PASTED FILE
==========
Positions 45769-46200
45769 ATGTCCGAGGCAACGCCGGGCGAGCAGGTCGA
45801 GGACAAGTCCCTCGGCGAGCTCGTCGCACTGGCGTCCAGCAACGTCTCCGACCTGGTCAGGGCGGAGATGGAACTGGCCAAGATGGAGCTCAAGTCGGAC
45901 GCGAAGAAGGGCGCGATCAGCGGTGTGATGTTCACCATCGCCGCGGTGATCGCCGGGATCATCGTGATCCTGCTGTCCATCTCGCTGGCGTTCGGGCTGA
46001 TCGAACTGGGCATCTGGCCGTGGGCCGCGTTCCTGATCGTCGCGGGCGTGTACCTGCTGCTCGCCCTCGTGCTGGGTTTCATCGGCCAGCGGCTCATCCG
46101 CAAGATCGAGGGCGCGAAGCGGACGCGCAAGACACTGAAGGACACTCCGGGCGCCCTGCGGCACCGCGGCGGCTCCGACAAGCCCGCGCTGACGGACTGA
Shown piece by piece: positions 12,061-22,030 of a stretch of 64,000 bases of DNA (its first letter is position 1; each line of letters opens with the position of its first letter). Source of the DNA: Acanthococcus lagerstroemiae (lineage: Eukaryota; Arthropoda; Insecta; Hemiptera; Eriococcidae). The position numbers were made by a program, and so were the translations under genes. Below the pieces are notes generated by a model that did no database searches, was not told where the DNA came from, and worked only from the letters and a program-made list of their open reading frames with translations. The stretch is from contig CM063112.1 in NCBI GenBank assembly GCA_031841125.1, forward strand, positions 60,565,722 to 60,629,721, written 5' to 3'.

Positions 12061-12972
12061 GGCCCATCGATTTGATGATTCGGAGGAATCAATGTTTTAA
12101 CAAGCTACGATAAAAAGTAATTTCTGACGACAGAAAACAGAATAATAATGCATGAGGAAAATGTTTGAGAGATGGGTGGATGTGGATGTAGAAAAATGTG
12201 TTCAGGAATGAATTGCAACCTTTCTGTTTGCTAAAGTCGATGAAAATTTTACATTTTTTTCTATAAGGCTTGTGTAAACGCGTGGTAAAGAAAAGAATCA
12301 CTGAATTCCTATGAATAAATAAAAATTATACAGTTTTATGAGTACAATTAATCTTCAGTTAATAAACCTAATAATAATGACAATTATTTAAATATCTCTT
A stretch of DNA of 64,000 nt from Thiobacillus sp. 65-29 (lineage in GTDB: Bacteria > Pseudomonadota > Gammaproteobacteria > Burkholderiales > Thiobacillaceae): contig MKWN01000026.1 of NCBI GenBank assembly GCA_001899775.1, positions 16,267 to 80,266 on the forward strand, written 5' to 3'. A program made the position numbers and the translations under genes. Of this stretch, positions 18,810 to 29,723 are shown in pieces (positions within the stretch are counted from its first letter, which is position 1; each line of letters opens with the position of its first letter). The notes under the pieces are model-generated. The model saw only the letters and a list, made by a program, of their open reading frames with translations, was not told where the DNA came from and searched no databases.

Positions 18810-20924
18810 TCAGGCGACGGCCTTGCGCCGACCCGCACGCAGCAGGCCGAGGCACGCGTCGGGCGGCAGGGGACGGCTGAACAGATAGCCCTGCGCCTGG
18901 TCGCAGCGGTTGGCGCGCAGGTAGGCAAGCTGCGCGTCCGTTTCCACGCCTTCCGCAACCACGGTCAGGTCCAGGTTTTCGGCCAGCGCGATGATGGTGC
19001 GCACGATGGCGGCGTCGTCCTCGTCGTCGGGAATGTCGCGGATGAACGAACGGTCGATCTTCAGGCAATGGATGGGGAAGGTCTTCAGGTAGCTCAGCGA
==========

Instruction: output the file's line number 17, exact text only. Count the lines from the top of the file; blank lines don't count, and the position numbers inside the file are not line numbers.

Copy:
19001 GCACGATGGCGGCGTCGTCCTCGTCGTCGGGAATGTCGCGGATGAACGAACGGTCGATCTTCAGGCAATGGATGGGGAAGGTCTTCAGGTAGCTCAGCGA